1st December 2014

#

**1****Extrapolate mic noise "raw score" from sensitivity + self noise?**

----

Oktava mk-012 : noise 19dba sens -35db

Earthworks M23 : noise 22dba sens -30

CAD e100s : noise 4 dba sens -30db

DPA 4041SP : noise 8dba sens -23db

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I am not trying to get an exact noise figure per se. I am trying to get a relative noise raw score, so I can compare apples with apples. I understand that the self noise will be amplified along with the signal, to the extent the sensitivity requires amplification of the signal, to unity. Unless I am missing something egregious here.

Does it basically make sense to construct a raw score (crude as this may look) like this:

----

(Oktava) (19db of self-noise) + (35db of gain needed to unity) =

(Earthworks) 22db + 30db =

(CAD) 4db + 30db =

(DPA) 8db + 23db =

----

With a low score, obviously, meaning lower overall noise. Or am I missing something logarithmic in the math? As in, 22db is not ten percent more noise than 20db, and 30db of gain is not double 15db of gain? Therefore the "15db" in (30db vs 45db) not equal (15db vs 30db). so.....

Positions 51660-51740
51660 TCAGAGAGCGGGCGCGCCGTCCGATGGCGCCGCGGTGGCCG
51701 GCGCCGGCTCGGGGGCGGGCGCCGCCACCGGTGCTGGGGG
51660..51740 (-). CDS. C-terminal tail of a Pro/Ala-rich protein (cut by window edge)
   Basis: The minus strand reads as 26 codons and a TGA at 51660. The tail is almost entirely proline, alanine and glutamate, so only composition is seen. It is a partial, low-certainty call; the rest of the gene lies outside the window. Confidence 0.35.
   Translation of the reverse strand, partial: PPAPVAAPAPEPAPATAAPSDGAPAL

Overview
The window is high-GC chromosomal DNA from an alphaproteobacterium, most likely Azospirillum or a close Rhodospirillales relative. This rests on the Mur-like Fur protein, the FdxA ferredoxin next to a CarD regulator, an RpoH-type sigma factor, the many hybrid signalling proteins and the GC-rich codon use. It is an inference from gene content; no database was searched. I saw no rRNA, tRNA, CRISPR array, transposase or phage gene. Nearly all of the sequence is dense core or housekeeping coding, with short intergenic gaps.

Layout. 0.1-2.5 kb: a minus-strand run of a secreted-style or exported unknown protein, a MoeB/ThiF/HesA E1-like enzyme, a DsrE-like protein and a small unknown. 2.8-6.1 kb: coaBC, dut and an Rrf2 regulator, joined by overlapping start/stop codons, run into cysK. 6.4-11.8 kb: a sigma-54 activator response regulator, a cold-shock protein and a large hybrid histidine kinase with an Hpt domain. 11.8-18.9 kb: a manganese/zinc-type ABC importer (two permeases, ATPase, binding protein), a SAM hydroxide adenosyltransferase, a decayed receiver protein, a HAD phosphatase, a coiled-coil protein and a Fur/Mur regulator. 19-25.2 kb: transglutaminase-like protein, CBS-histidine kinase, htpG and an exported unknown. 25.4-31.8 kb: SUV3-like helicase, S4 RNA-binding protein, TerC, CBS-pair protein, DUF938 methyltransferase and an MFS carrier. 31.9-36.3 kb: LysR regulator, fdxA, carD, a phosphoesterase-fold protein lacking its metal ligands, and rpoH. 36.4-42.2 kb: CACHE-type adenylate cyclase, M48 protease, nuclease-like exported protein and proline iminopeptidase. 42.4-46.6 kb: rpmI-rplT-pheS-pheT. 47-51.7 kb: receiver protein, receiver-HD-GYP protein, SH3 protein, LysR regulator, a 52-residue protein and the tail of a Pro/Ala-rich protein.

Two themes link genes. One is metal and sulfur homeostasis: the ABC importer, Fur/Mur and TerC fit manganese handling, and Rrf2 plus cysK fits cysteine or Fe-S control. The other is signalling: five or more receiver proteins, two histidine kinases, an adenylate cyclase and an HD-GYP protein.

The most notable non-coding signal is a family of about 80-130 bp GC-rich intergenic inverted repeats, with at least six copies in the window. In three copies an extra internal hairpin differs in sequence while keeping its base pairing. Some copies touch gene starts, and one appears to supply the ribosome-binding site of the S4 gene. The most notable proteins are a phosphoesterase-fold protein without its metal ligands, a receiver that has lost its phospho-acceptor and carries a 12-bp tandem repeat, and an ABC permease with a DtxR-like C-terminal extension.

If it is that simple, I don't know why this isn't used. Anyway, it's useful to me. If only all the world's mics were in a spreadsheet & I could apply this formula.

Oktava mk-012 : noise 19dba sens -35db

Earthworks M23 : noise 22dba sens -30

CAD e100s : noise 4 dba sens -30db

DPA 4041SP : noise 8dba sens -23db

----

I am not trying to get an exact noise figure per se. I am trying to get a relative noise raw score, so I can compare apples with apples. I understand that the self noise will be amplified along with the signal, to the extent the sensitivity requires amplification of the signal, to unity. Unless I am missing something egregious here.

Does it basically make sense to construct a raw score (crude as this may look) like this:

----

(Oktava) (19db of self-noise) + (35db of gain needed to unity) =

**54**(Earthworks) 22db + 30db =

**52**(CAD) 4db + 30db =

**34**(DPA) 8db + 23db =

**31**----

With a low score, obviously, meaning lower overall noise. Or am I missing something logarithmic in the math? As in, 22db is not ten percent more noise than 20db, and 30db of gain is not double 15db of gain? Therefore the "15db" in (30db vs 45db) not equal (15db vs 30db). so.....

If it is that simple, I don't know why this isn't used. Anyway, it's useful to me. If only all the world's mics were in a spreadsheet & I could apply this formula.